Upon being diagnosed with chronic obstructive pulmonary disease (COPD) or another chronic respiratory disease, your doctor may provide you with a prescription for medical grade supplemental oxygen. This is because all humans and animals on earth require oxygen to live everyday, but as a patient with COPD your body can no longer deliver the necessary amount of oxygen to vital organs such as the heart or brain. Oxygen is necessary for all organs in the human body to operate not just strictly the heart, which is where supplemental oxygen comes into play.
Understanding Your Supplemental Oxygen Prescription
Once being prescribed supplemental oxygen you will need that in order to obtain oxygen therapy, here is what your prescription will include:
- Flow Rate and Duration of Oxygen Use: This is the main basis for oxygen therapy, depending on your bodies oxygen saturation your doctor will prescribe you a flow rate that supplements the lack of oxygen.
- Delivery Method: Your doctor will recommend either using a nasal cannula or oxygen mask during oxygen therapy.
- Recommended Oxygen Delivery Method: The three methods are a portable oxygen concentrator, industry standard oxygen tanks, or liquid oxygen.
- Documentation that Supports COPD Diagnosis: This will include tests that your doctor has run that support his/her diagnosis of COPD, these documentations are required in order to receive Medicare or other insurance coverage for oxygen therapy.
- Health Insurance and Medicare Coverage: Your doctor will fill out a Certification of Medical Necessity, which is required in order to receive insurance or Medicare coverage as well as ensuring a smooth financial transition for you and your family.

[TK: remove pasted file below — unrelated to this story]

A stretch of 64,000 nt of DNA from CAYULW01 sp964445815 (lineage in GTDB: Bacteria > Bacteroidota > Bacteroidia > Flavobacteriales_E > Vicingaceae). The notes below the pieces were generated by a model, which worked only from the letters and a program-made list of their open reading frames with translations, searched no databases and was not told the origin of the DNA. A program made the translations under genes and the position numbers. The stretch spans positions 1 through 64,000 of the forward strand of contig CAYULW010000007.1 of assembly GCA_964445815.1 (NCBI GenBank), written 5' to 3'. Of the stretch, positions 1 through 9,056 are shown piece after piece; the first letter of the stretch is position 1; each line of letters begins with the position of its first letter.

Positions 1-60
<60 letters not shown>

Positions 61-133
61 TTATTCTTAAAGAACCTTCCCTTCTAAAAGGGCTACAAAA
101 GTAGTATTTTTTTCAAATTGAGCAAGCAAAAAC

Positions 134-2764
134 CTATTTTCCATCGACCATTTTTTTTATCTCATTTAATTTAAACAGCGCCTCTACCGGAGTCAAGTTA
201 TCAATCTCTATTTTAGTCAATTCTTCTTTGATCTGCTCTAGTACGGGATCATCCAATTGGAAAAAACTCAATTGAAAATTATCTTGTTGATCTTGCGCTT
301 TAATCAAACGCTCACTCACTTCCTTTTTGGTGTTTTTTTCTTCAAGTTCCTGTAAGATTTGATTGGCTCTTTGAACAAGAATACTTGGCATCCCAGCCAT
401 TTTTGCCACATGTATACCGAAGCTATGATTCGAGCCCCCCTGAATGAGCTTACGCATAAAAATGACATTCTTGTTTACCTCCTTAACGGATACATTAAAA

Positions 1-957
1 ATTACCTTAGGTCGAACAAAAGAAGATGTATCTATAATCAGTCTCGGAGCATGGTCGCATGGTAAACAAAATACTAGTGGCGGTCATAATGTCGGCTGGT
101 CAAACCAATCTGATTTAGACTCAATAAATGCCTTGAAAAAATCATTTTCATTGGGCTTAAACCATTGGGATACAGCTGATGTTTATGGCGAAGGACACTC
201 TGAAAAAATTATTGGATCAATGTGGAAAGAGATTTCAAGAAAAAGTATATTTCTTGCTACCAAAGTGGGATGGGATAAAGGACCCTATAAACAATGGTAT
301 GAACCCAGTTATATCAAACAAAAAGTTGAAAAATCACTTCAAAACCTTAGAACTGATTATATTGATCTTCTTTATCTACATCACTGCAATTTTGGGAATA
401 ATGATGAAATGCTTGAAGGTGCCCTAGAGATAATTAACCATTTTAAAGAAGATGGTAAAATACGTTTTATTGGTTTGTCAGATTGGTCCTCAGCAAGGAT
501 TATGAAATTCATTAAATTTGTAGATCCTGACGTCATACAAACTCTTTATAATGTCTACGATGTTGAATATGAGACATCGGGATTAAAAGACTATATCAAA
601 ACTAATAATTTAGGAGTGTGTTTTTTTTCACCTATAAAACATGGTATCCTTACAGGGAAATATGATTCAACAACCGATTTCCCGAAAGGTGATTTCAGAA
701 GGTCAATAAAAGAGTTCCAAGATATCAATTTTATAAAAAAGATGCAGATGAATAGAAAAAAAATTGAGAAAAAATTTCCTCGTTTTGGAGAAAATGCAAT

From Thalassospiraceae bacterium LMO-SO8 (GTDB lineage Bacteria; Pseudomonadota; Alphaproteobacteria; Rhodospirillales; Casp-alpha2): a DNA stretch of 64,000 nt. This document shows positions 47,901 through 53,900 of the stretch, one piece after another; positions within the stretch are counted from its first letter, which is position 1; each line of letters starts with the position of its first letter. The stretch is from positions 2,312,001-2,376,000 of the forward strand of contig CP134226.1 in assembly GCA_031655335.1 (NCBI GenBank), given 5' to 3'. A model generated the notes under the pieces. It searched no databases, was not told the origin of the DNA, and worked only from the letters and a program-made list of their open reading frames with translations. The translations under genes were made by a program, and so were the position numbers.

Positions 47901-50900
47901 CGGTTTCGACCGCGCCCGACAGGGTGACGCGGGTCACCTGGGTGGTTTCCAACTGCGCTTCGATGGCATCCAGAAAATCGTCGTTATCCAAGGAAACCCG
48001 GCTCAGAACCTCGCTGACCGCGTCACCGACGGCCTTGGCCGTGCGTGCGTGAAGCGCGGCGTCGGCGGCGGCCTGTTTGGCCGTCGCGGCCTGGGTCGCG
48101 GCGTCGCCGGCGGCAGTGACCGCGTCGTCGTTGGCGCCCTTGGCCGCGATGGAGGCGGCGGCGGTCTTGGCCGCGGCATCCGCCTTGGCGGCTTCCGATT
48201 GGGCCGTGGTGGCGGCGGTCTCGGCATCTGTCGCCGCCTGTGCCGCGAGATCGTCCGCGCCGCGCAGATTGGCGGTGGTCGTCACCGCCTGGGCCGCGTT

With the diagnosis of COPD it is more than likely that you will maintain your prescription for the rest of your life, so it is important to keep it in a safe location. Also just like any other prescription, you should strictly follow your supplemental oxygen prescription to fully benefit from the treatment. Dealing with breathlessness is not the only symptom attributed to COPD, so just because you are able to breathe without interruption or you feel well does not mean you should go without your portable oxygen concentrator.
When Looking for an Oxygen Supplier Ask Yourself:
- How long have they been in business?
- How quickly do they replace defective equipment?
- Are they BBB (Better Business Bureau) certified, if so do they have an A+ rating?
- Do they offer a lowest price guarantee?
As COPD progresses you may need your prescription adjusted, which throughout your treatment your doctor will check your oxygen saturation levels to ensure you are being properly saturated. Oxygen saturation tests are crucial in ensuring that your oxygen levels are at a normal amount 24 hours a day. During any time throughout your treatment you feel that you are not being properly saturated, then speak with your doctor about possibly adjusting your flow rate or if you have any questions or concerns regarding your prescription then bring them up at your next doctors appointment.
A very important factor in your treatment for COPD is making sure you stay on top of and attend regular scheduled doctors appointments, this is your one on one time with your doctor and they are there to help so no matter if you think the question is meaningless, ask because you never know what will come of it or if other patients have had the same inquires.+Caleb Umstead